2. Point One: generate the perfect set of test cases directly from the requirements From the requirements flowchart, Agile Designer will identify every possible path through the system. Where it gets clever is the path optimization. This uses “deep, dark maths” to identify the smallest number of paths needed to fully test a systems functionality – i.e., to fully test the requirements now that they are fully defined. Users can choose from multiple algorithms, to automatically generate the smallest number of test cases to cover: all possible paths; all edges (arrows in/out of the blocks); all nodes; all in/out edges; all pairs. Automatically generating test cases removes testing bottlenecks: Manually writing test cases and test scripts is slow and error-prone (i.e., it provides poor coverage) For example: 6 hours to produce 11 test cases with 16% coverage (internal) Testing currently takes up around 47% of the SDLC. Path explorer – Look at all possible paths through the functional logic of the flowchart Identify the smallest number of test cases needed to test maximum functionality Store/create your test cases (use cases) Store these test cases – push them out to automation engines, ALM/QC etc. In the path explorer: go to your test cases, and click ‘export special’. Select which folder you want to save them in. Update and add new test cases. Point two: maximum coverage means you can test more for less Agile Designer helps reduce testing time and costs by identifying the smallest number of tests needed. This means that you can systematically improve coverage, knowing that all requirements have been tested. This is in contrast to industry standard, where much testing is redundant, and much functionality goes untested: Over-testing of certain functions by 40 times Typically only 10-20% coverage – negative/unhappy paths go untested Up to 30% of testing time is wasted on duplicate, invalid or redundant tests Examples of optimization: A financial services company created 11 test cases in 6 hours with 16% requirement coverage Agile Designer automatically created 17 test cases in 2 hours with 100% coverage Another project relied on 3 test cases which provided just 5% coverage, this resulted in bugs making it into production which is expensive to fix Agile Designer generated 12 test cases with 100% coverage in 30 minutes In one project, the possible number of cases identified was 326; Agile Designer identified that only 17 were needed for 100% coverage Point Three: The same algorithms used to identify the test cases can be used assess how much functional coverage the stored test cases provide. The notion of perfect test cases is based on the concept of coverage, path modelling and risk-based testing.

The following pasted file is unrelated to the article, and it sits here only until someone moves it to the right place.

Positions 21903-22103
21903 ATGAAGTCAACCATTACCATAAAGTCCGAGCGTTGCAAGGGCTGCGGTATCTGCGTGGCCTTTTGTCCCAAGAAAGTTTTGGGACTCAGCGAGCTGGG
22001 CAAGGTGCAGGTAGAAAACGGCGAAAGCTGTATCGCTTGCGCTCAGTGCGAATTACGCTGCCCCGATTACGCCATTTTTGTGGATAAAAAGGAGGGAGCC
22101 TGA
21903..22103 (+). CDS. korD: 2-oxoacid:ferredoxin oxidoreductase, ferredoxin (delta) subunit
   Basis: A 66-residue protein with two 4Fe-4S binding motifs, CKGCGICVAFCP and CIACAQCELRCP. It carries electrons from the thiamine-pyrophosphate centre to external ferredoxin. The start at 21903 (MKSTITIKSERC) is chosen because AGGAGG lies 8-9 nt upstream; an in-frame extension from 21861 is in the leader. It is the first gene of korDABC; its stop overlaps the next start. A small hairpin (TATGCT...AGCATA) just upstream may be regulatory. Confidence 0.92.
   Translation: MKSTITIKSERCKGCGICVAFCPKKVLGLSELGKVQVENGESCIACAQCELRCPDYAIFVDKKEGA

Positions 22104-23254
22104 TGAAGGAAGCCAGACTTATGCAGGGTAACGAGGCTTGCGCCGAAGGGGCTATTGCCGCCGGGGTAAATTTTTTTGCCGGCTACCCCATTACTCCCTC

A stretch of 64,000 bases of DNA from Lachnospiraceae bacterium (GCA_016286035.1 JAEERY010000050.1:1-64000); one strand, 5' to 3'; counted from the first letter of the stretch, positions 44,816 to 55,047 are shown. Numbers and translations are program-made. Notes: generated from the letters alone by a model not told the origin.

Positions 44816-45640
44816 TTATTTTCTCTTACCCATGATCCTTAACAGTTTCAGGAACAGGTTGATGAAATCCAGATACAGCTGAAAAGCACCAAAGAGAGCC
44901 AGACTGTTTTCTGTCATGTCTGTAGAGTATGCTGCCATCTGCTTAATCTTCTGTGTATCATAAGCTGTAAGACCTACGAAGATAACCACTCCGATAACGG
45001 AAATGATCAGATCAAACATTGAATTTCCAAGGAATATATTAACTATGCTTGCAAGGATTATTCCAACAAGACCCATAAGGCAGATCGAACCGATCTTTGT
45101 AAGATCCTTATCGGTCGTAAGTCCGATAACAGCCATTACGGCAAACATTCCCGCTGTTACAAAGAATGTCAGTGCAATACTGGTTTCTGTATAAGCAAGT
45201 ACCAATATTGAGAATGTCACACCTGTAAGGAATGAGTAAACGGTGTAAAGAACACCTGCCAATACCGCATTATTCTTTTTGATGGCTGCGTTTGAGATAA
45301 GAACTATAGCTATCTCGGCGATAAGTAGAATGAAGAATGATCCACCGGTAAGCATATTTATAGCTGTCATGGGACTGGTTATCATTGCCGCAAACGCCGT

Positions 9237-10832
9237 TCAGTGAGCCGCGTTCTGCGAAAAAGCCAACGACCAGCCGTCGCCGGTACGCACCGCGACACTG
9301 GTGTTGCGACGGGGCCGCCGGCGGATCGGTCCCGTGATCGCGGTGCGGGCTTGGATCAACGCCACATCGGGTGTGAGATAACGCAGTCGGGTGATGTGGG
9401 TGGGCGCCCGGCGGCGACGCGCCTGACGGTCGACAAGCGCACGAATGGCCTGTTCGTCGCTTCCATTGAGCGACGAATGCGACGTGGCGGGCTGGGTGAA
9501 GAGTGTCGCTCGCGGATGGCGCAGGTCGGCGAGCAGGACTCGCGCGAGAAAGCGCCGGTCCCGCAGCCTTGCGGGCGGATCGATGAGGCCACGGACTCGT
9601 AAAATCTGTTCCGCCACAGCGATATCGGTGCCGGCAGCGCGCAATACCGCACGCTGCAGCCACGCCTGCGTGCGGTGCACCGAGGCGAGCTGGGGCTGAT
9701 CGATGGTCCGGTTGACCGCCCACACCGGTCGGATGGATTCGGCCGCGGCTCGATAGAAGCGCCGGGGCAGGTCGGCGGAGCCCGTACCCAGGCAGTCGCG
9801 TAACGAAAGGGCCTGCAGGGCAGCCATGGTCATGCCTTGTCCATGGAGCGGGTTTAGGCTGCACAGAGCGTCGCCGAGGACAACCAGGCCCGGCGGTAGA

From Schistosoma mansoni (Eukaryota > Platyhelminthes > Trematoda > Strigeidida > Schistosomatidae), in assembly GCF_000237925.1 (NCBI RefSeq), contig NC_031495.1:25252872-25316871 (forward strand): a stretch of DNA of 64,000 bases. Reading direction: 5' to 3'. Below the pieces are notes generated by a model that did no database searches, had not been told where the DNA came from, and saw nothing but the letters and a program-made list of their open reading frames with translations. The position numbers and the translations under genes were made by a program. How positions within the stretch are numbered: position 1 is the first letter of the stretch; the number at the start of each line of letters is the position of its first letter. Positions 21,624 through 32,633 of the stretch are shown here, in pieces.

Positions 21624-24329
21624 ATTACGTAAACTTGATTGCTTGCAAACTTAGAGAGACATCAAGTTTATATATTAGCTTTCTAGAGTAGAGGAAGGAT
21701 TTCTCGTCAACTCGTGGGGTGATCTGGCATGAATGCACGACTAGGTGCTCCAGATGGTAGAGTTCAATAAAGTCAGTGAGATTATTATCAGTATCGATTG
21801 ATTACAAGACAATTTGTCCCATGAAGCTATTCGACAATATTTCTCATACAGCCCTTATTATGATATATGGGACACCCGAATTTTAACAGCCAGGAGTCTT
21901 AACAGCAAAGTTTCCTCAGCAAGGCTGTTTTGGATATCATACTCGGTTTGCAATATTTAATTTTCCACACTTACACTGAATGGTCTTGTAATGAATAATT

3. From these test cases…The secret of Agile Designer is that by doing one thing you create multiple outputs, for example by designing the perfect set of test cases you are creating a static test of the requirements document. You can push out Story boards Complexity analysis – how long should this take? Virtualization end points Test Data Automation scripts AND even push actions, use cases and test cases to story boards From a flowchart, you therefore have all the qualitative information needed to work through the development lifecycle, up to the execution of automation scripts. Once you have stored your paths, you simply have to push them back to TMX. From there, you can use them in your automation engine of choice, automatically testing an application iteratively. Typically the BA writes the requirement along with a few diagrams. There are usually lots of words. These have to be interpreted by the programmer and then by the tester. These words (based on each users local domain knowledge and location) are often ambiguous and result in the wrong thing being developed or tested. Even harder are change requests, the amount of work for a simple change request is massive as all existing test cases have to be verified and changed again, and test scripts have to be rewritten. With Agile Designer the hard work is concentrated in the requirements gathering stage – all the hard work is concentrated here.